It’s Wednesday and we whisper on in the dark early morning: by the time I get to work the sky will be lightening but not lit, this time of year. I checked the stars were out and the clouds have passed on; it will be an excellent day. Your attitude determines your approach, and of the thousand different ways you could go about it, kindness — patience, love, understanding, kindness, charity — is usually the right one. I know we have a lot left to do, so let’s — let us together — find the right approach to scale that mountain. Dawn is a moment away: first light on the world around us.
15 April 2014
It’s getting to the point where I can’t count on doing anything productive on Monday, so all the weekend progress is lost. Let’s reiterate that: weekend progress, which implies bringing my laptop home, which is so fretful I can’t even begin to say. So yes. Maybe if I didn’t feel the need to haul it home, would that make Mondays better? Or would a nice week-long vacation do the trick instead? Not even a year of work and I’m looking forward to time off. I suppose it’s not the end of the world, but this could be handled a lot better, I think. There’s plenty to do, that is, plenty of drudge work and things I need to ask questions about, so there’s plenty to do.
I have an overly eager tendency to not: I don’t want to talk to other people, so I end up sitting and doing what I can alone, and I shouldn’t be so surprised when it turns out I’m doing it wrong (you’re not doing it right … again) because I didn’t ask how to do it or what it is they actually wanted. Basic rules of communication, here: who is happy with the work I’ve done? If it’s not even me, then I’m not doing it right. There will be a lot of times when I need to ask for help and the sooner I get used to it — the sooner I’m comfortable asking, the sooner I learn how to do things — the faster I’ll pick it up. Right? Then I can go back to being a hermit. As it is I just look recalcitrant and stubborn and recidivist, at least as far as arrogance goes.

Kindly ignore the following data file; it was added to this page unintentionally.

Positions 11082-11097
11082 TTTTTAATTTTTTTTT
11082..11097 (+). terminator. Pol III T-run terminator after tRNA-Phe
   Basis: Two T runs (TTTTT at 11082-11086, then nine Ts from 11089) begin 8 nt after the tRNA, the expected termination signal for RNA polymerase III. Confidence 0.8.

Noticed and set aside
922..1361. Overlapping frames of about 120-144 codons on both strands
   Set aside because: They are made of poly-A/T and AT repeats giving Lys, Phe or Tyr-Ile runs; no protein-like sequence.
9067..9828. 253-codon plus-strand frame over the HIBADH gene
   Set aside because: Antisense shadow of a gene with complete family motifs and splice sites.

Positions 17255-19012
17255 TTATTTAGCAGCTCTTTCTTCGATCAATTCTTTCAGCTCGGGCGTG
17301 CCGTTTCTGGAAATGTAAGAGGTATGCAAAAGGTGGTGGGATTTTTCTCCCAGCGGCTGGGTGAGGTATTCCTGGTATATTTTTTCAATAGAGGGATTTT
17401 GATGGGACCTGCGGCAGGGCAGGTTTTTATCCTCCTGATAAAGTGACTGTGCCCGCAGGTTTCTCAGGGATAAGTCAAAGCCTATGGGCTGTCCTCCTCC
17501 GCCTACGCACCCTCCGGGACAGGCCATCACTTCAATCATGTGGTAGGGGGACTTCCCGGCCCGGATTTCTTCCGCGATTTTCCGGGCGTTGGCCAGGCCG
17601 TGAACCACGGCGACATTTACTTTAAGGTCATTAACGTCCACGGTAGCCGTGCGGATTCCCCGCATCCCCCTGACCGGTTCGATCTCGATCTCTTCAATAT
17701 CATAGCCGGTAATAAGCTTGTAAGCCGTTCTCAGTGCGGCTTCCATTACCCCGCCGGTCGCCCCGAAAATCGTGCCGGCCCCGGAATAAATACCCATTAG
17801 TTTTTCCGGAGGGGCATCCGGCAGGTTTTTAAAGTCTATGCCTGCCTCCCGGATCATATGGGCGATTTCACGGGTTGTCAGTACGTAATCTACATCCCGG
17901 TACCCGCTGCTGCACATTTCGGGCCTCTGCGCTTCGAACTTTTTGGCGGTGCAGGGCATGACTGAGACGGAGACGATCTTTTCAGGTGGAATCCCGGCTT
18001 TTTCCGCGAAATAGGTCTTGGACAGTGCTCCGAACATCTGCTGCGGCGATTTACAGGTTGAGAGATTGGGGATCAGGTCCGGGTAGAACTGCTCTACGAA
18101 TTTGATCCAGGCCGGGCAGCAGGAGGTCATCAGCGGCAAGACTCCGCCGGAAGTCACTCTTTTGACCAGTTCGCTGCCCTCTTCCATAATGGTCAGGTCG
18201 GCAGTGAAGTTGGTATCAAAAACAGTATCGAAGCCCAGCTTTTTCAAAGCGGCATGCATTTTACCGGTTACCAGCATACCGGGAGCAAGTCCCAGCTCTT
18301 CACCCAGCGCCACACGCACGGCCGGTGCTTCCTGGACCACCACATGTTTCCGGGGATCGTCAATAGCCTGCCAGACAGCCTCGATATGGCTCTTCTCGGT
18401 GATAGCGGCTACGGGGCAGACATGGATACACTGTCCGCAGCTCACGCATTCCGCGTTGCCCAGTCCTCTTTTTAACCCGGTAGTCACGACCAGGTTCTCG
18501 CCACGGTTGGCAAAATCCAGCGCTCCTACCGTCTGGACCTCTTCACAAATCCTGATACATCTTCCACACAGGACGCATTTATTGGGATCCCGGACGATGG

Stay classy. If I’m smart enough to motivate myself (how do you do that, by the way?) then I’m certainly smart enough to ask the right questions without worrying too much about how I look. I remember the sighs and eye-rolls I got for asking questions at Worldcom, but those tasks were quite simple in comparison to what I’m doing now, and I’m pretty sure I asked more questions then than I do now. What’s different? Do I know more now? Indubitably. Do I know what I’m doing? Oh no. No, no, no. You learn something at every job you take on and it’s my time to pick it up rather than continue to do it wrong.
14 April 2014